HUFFMAN—new University of Georgia release
AVALON—new University of Georgia release
Lowndes County pecans = happiness. Try this Alabama math problem: If you have 25 pecans and you eat 20 of them, what do you have? Uh, the answer is HAPPINESS.
Here are other positive and pleasurable ways PLANTS + PEOPLE come together in Lowndes County:
*LOWNDES COUNTY FARMERS’ MARKET- 653 State Highway 21 South, Hayneville, AL 36040; Wednesdays 7-11 a.m., Fridays 3-6 p.m., Saturdays 8-11 a.m.; open in June
*LOWNDES COUNTY FARMSTAND & U-PICK- MP’s Vegetables and Fruits, 4371 State Highway 21 North, Burkville, AL 36752; open July-November, 10 a.m.-5 p.m.
*BEST PLACE IN LOWNDES COUNTY TO TAKE A VISITOR- Lowndes County coordinator for the Alabama Cooperative Extension System, Tana Shealey, suggests spending some quality time at the Lowndes Interpretive Center. This National Park Service site honors those who peacefully marched through the area on the historic Selma to Montgomery voting rights march for equal justice.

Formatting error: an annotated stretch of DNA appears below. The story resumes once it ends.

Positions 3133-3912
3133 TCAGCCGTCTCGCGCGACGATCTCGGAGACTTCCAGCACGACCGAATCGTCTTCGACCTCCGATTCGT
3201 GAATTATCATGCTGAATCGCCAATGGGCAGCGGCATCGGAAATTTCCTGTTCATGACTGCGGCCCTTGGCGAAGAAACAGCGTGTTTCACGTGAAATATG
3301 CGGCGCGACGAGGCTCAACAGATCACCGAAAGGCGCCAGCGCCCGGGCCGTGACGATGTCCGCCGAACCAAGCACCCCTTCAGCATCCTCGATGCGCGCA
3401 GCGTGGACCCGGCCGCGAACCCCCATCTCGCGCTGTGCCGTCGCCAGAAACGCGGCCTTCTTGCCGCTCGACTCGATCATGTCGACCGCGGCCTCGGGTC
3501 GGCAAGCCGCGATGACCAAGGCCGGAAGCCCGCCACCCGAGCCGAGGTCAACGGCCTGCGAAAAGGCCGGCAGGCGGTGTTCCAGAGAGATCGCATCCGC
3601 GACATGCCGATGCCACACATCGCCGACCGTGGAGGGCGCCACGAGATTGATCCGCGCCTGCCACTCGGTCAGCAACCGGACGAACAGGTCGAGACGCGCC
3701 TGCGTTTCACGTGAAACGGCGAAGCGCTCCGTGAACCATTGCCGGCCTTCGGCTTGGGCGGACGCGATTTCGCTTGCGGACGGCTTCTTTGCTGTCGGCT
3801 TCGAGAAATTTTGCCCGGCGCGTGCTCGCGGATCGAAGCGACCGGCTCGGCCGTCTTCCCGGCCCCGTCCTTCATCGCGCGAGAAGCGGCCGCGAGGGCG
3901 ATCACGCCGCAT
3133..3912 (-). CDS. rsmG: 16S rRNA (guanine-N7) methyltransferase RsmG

*LOWNDES COUNTY OKRA FESTIVAL- (Burkville) This annual celebration of “the pods of the gods” will be this Aug. 31. It offers a taste of Lowndes County farm produce, cultural arts, music and crafts.
*ROBERT F. HENRY LOCK AND DAM- On the Alabama River in northern Lowndes County, this is an essential destination for any birding trip. The natural, protected habitat features extensive grassy meadows that slope gently to the river. There is a copse of mature shade trees bisected by an off-road vehicle trail. The mix of habitats welcomes an enviable roster of birds throughout the year.
*CALICO FORT ARTS AND CRAFTS FESTIVAL- (Hayneville) April 2020 will mark the 50th anniversary of this annual event, one of the largest and most popular food, music, arts and crafts fests in Alabama.
*JAKE’S FISH CAMP- 125 Jake’s Landing Road, Lowndesboro, AL 36752, 334-263-1991. You can arrive by boat or land to enjoy delicious, locally-sourced food, LIVE music and lollygagging on the grassy banks of Pintlala Creek.
*DEEPWOODS by MARY BELL- 345 Commerce St., Hayneville, AL 36040, 334-548-5227. The owners call their cooking “Soul2SouthFood;” they use fresh ingredients and creative, healthy substitutes for traditional soul food dishes. Their motto “Food Becomes Flesh” and they aim to serve food that makes a positive impact on lives. DeepWoods is open sunrise to sundown every day except Saturday.